Culture, Politics, and Development in Postcolonial Sri Lanka

Front Cover
Lexington Books, 2006 - Political Science - 211 pages
Development has traditionally been identified as a neat 'economic' project without much mention of culture or politics. In this book, Nalani Hennayake unravels how the development experience of a postcolonial society is deeply embedded in a complex historical relationship between culture and politics by focusing on the country of Sri Lanka. It analyzes how this relationship emerges in the context of what the author calls 'the postcolonial paradox' of the Sri Lankan state and society. Hennayake emphasizes that the cultural and political intricacies of development can only be captured by a combination of a sympathetic and critical imagination. One has to be sympathetic not to devalue indigenous discourse and its allied cultural sensibilities, yet be critical to unravel the politics that comes with it. Culture, Politics, and Development in Postcolonial Sri Lanka is an brilliant attempt toward this aim.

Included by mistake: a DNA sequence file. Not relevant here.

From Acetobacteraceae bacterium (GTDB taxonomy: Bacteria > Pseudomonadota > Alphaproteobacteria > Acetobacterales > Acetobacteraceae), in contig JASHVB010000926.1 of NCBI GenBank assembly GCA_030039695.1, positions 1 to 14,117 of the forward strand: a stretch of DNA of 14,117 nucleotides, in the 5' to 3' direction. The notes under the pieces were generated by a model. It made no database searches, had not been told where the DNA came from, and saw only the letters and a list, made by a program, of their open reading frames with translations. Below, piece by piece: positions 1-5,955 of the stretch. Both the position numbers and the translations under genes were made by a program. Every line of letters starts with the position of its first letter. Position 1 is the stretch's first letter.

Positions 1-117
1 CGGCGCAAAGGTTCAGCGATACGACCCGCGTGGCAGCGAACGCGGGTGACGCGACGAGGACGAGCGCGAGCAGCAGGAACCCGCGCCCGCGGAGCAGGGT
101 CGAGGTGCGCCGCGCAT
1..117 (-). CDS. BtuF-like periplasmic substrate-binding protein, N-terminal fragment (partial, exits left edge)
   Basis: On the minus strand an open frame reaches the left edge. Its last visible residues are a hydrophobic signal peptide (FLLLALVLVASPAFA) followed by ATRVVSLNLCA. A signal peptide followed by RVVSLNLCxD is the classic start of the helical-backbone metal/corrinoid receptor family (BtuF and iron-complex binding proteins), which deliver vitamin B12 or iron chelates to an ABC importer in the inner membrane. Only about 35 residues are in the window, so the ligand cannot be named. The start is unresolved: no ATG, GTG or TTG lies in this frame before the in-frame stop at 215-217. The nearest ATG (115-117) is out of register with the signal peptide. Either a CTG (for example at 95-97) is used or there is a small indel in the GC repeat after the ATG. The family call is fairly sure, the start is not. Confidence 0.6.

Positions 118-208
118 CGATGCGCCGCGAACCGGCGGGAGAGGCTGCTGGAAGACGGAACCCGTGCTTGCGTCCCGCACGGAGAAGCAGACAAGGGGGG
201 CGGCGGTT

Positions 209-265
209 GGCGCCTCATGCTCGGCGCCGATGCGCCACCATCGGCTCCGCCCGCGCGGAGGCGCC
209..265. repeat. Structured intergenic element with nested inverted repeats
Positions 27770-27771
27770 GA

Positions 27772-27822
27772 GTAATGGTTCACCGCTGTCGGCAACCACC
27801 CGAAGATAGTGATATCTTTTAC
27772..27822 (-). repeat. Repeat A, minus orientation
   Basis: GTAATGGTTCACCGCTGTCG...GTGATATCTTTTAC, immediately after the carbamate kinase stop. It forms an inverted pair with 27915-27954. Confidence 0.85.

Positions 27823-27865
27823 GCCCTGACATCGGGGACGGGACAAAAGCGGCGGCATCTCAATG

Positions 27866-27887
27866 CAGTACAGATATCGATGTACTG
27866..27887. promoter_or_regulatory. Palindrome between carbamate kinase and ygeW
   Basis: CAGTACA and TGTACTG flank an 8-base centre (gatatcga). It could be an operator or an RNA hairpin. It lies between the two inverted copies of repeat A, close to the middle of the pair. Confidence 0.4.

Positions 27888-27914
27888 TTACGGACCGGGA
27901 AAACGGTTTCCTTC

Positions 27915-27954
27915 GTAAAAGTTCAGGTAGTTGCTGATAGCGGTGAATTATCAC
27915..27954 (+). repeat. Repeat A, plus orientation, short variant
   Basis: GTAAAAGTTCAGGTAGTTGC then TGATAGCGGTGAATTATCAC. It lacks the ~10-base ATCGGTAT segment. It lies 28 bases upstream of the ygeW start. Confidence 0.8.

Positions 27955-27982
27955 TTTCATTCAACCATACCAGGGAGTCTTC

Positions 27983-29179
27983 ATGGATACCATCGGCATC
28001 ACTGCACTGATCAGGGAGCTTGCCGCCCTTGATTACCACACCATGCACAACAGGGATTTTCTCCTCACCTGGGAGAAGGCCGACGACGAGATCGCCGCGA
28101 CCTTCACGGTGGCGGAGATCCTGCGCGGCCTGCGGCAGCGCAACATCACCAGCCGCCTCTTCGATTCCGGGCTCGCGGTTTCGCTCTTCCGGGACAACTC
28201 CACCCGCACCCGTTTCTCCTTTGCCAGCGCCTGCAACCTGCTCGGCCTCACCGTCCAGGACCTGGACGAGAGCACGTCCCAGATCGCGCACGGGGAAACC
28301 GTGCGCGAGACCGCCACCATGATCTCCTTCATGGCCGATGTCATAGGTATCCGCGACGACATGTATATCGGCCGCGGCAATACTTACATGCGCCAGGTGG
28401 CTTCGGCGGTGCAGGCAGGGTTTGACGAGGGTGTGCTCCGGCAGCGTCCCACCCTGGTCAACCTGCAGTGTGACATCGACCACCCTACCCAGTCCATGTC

What people are saying - Write a review

We haven't found any reviews in the usual places.

Contents

Introduction
1
Dominant Thinking of Development and Its Challenges
23
Conceptualizing Development
47
Indigenization Power Politics and Postcolonial State
75
Cultural Politics and Rituals of Development
101
New Ideology of Peopleizing Development
133
Culture Development and Politics of Resistance
157
Political Legitimacy to Cultural Sensibility
179
Bibliography
185
Index
207
About the Author
Copyright

Other editions - View all

Common terms and phrases

About the author (2006)

Nalini Hennayake is senior lecturer at the University of Peradeniya in Sri Lanka.

Bibliographic information